Study: Veteran medical cannabis patients report using weed to substitute alcohol, prescription drugs

The results of this study on cannabis-use among veterans revealed how self-reporting servicemen and women used 5-8 grams of weed on a weekly basis with a frequency of four times per day

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Study: Veteran medical cannabis patients report using weed to substitute alcohol, prescription drugs

Bethan Rose Jenkins, Cannabis News Writer/Editorial

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Cannabis use among veterans is on the rise and a recent study published in The American Journal of Drug and Alcohol Abuse proves it.

A group of researchers from the Perelman School of Medicine in Philadelphia, and California-based educational institutions Harvard University and Palo Alto University explored cannabis consumption trends among veteran participants of a medical cannabis collective. The team used a sample of 93 U.S. Military veterans in an attempt to figure out – amidst the emergence of medical cannabis treatment options for ex-servicemen and women – if illicit drugs and other licit substances are being substituted with pot.

Over 40 million servicemen and women have fought for the United States since the country was born more than 200 years ago. A significant portion of veterans will lose their lives after serving in times of conflict, whether it’s as a result of opioid overdose or suicide.

Thankfully, cannabis is emerging as a substitute for alternative substances that veterans may use in a desperate attempt to feel better. Now, with medical cannabis having been legalized in 33 U.S. states and a further 11 for recreational purposes, the consumer demographic is rapidly inflating.

A sample of self-report data from a predominantly male (84.9 percent) group of U.S. military veterans was analyzed and cross-sectioned by the researchers. Patient records were analyzed by the team, who, after reviewing each consumer’s cannabis consumption habits, determined veterans’ reasons for using the plant as a medicine. Each veteran was receiving free access to regulated weed during the time of reporting when the researchers also reviewed the potency/composition of the cannabinoids being consumed by veterans.

The majority of cannabis-consuming veterans claimed to have been using it as a method of substituting tobacco, alcohol, over-the-counter (OTC) prescription meds and/or illicit substances listed under the Controlled Substances Act (CSA).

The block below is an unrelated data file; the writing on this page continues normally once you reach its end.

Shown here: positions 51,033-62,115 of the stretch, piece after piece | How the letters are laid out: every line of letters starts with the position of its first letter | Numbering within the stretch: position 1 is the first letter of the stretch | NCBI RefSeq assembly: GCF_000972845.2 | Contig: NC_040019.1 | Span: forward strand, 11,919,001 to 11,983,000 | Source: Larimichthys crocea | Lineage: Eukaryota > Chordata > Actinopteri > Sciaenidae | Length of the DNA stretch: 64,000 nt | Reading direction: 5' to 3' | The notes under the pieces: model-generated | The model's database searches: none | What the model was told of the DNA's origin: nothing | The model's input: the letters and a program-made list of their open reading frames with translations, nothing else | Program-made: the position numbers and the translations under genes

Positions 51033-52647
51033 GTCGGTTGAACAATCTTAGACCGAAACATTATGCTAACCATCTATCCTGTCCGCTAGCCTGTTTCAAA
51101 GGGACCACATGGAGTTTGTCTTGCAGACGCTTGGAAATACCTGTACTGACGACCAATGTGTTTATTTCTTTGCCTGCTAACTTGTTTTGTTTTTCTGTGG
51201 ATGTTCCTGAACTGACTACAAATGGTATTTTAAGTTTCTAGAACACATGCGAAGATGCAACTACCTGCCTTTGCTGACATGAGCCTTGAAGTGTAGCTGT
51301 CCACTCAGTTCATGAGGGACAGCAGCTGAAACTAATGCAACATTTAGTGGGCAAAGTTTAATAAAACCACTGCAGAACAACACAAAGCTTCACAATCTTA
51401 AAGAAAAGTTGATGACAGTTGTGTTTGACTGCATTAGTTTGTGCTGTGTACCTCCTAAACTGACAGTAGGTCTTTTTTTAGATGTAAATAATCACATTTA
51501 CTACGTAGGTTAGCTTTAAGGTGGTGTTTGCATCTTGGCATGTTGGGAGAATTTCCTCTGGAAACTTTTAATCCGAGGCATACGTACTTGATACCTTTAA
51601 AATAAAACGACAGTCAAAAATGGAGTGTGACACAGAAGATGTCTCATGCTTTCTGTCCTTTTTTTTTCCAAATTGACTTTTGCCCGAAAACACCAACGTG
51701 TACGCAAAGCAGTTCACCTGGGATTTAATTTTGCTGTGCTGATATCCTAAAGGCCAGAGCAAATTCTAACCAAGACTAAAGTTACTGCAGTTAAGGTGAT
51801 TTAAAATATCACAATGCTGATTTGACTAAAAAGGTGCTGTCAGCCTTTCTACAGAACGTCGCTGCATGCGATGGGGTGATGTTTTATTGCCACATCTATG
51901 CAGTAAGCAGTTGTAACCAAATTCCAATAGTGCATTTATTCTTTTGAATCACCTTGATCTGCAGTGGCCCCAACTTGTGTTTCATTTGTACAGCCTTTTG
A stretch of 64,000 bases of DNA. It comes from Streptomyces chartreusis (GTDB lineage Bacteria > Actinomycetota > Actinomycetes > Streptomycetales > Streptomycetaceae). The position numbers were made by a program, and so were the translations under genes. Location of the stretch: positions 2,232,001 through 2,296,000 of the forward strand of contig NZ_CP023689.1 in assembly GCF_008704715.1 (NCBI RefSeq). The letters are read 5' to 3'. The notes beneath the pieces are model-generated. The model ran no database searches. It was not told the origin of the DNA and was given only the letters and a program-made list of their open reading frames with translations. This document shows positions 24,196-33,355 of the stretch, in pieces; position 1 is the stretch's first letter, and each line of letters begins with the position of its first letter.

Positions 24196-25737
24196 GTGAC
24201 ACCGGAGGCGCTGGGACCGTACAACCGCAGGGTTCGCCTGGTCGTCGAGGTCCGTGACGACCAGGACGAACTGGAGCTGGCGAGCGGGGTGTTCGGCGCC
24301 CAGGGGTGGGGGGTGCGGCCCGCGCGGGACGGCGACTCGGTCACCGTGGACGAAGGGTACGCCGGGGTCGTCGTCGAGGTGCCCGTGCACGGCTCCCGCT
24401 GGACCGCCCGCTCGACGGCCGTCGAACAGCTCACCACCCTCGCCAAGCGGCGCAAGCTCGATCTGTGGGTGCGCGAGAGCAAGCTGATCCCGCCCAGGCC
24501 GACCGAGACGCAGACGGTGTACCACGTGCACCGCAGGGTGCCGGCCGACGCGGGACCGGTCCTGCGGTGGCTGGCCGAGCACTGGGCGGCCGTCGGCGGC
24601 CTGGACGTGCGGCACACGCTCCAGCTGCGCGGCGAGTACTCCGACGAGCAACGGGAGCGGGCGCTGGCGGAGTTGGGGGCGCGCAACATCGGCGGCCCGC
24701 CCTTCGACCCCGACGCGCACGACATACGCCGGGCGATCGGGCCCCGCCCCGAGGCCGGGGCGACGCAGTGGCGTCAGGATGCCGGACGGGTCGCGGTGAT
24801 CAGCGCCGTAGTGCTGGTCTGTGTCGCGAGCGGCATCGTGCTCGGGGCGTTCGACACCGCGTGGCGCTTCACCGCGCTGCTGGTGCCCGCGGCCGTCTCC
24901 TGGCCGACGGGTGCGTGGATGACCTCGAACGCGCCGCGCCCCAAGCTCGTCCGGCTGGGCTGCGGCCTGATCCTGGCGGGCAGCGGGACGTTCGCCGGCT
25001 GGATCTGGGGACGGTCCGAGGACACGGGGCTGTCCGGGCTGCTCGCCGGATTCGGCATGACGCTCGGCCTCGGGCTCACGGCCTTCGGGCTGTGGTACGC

Almost 80 percent of veterans used weed “to treat both physical and mental health symptoms”

The results of this study on cannabis-use among veterans revealed how self-reporting servicemen and women used 5-8 grams of weed on a weekly basis with a frequency of four times per day. Most of the time, the cannabis formulations used by veterans were highly potent in THC (tetrahydrocannabinol) and low in CBD (cannabidiol).

According to the U.S. Department of Affairs, approximately 12 percent of Gulf War Veterans are diagnosed with PTSD every year. However, most of the study subjects reported using state-regulated free cannabis to relieve the symptoms of more than one physical and/or mental health condition/symptom.

Highlighted below are the most commonly reported reasons why veterans used cannabis:

  • Chronic pain – 69 percent
  • Anxiety – 66 percent
  • PTSD – 59 percent
  • Depression – 56 percent

The percentage of study respondents who admitted to substituting other licit and/or illicit substances with cannabis rested at 60, with almost half of the veterans self-reporting that they had completely replaced OTC prescription meds with weed.

Based on the outcome of this study on cannabis-use among veterans, simplifying cannabis access for veterans may positively contribute to the quality of life for former servicemen and women. Cannabis could be used as a safer alternative to other substances, both licit and illicit.

“The current study also confirms the findings of previous studies that have documented a trend in substitution behavior, where cannabis is substituted for other drugs, which, if associated with reduced harm, could be beneficial for overall health,” concluded the authors.

Further research is needed to fully determine whether or not military veterans deserve increased access to cannabis and suitability as a treatment, as well as the long-term effects of treating the aforementioned conditions with high-THC concentrations of the plant.